[Haskell-cafe] Re: [Haskell] ANNOUNCE: Haskell 2010 Report (final)

Simon Marlow marlowsd at gmail.com
Mon Jul 12 08:50:01 EDT 2010

On 12/07/2010 12:43, John Meacham wrote:
> On Mon, Jul 12, 2010 at 10:07:28AM +0100, Simon Marlow wrote:
>> The story we tentatively plan to provide in GHC 6.14.1 is a haskell2010
>> package that provides exactly the API specified by the report (by
>> definition, since the source was used to generate the report :-).  The
>> modules of haskell2010 overlap with base, so it will be impossible to
>> depend on both haskell2010 and base, without using non-portable
>> extensions like PackageImports.
> The way Jhc handles module overlap with packages is that it allows
> re-exporting modules from different libraries transparently, and reports
> conflicts lazily, as with normal haskell identifiers. For example, the
> 'haskell98' package might have a field 'Reexport-Modules:' with an entry
> 'Compat.Haskell98.Prelude as Prelude', meaning that if you pass
> -phaskell98 on the command line, you get a 'Prelude' that is
> transparently remapped to 'Compat.Haskell98.Prelude' under the scenes.
> This means that you can happily have both -phaskell98 and -phaskell2010
> and get access to all of both their modules because they have identical
> 'Prelude' modules so will both re-export the same underlying module
> (implemented in some common base package) and there will be no
> conflict reported. Just like it is okay if you import the same haskell
> function from two different modules as long as they refer to the same
> original function.
> Things are trickier if they do both -phaskell2010 and -pghc-base-3 since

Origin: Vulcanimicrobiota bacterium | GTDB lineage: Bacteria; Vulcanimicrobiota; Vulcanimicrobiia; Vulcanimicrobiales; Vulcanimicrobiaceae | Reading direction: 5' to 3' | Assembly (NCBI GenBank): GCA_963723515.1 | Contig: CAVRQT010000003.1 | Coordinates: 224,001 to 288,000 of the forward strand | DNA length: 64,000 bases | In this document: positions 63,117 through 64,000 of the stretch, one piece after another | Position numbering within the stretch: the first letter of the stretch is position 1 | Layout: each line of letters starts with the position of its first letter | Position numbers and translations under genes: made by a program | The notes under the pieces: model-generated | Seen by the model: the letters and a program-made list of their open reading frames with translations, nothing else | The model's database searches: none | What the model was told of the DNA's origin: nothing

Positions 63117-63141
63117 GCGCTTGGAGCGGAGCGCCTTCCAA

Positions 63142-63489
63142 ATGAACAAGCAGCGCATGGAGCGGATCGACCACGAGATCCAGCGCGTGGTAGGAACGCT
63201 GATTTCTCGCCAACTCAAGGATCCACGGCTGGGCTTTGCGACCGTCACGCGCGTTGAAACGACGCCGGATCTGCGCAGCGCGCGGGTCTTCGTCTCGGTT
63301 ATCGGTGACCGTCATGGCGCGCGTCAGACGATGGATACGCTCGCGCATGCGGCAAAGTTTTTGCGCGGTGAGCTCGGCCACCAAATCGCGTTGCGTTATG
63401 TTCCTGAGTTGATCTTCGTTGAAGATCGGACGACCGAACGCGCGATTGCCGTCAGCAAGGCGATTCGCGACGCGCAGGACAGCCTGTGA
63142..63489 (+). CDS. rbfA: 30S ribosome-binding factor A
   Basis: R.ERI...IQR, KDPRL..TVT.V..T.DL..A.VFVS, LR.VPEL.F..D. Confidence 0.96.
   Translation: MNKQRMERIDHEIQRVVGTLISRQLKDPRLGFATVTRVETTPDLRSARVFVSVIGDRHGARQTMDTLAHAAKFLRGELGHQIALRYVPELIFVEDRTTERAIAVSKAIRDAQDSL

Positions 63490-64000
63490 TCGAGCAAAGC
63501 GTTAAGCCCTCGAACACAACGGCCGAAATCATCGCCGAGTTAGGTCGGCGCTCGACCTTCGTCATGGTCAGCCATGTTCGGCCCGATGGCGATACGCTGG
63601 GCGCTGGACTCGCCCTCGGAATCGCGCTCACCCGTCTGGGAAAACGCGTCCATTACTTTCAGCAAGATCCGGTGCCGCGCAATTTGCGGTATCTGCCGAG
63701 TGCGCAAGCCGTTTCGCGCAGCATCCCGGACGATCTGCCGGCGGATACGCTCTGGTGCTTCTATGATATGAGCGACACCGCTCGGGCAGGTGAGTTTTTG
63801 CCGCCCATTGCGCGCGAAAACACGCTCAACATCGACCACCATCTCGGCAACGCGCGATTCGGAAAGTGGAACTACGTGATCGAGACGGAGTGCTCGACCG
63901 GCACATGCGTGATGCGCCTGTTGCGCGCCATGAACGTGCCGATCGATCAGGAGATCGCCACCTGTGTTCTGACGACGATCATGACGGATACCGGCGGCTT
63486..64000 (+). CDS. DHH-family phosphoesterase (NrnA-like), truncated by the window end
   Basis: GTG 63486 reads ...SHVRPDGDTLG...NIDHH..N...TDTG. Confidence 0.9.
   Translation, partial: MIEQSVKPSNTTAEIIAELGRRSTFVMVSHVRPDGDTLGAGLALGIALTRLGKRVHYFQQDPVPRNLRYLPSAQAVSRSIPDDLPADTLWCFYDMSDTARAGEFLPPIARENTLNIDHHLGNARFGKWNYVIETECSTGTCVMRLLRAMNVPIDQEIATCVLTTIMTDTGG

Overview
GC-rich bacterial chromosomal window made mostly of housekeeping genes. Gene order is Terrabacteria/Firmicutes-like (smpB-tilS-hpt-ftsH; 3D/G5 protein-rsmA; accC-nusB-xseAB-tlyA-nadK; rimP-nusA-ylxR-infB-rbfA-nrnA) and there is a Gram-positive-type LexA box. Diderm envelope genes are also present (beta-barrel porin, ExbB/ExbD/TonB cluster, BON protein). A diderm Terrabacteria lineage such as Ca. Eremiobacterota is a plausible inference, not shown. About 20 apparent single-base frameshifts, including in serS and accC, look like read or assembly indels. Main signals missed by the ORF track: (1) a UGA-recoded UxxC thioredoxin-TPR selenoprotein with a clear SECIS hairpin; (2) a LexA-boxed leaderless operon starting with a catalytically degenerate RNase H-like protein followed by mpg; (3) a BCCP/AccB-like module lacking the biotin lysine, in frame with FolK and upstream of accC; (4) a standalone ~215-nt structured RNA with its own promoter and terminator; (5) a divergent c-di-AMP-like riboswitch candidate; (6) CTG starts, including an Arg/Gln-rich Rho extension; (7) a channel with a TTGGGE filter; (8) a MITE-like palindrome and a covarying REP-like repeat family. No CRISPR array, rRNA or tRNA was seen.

> they conflict on some module names, there is nothing wrong with linking
> against both of them, but if you do an 'import Data.List' then a
> conflict will be reported as that particular module is different between
> the two. But if you only use the 'Prelude' or other modules that
> coincide, there will be no trouble.

Right.  I like the idea of packages being able to declare re-exported 
modules, indeed I considered doing this in GHC (when we needed base3) 
but decided not to mainly because we would still need PackageImports, 
and once you have PackageImports you can implement re-exports using 
that, albeit with more boilerplate.  The advantage of direct re-exports, 
as you say, is that it avoids a conflict when the module is imported. 
However, since some of the modules would conflict anyway, there didn't 
seem to be much advantage in avoiding the conflict in some cases but not 

> I think the ability for a package to define an 'interface' built up from
> other re-exported modules will be very useful going forward, I am not
> sure how hard something like that would be to implement in ghc, but it
> may be worth it in the future.

Isn't that what PackageImports lets you do?

>> I hadn't realised before, but this situation is better for portability,
>> because it discourages people from using base package modules in pure
>> Haskell 2010 code.  The downside is exactly the reverse: if you wanted
>> to use modules from base, then you don't get to use the pure Haskell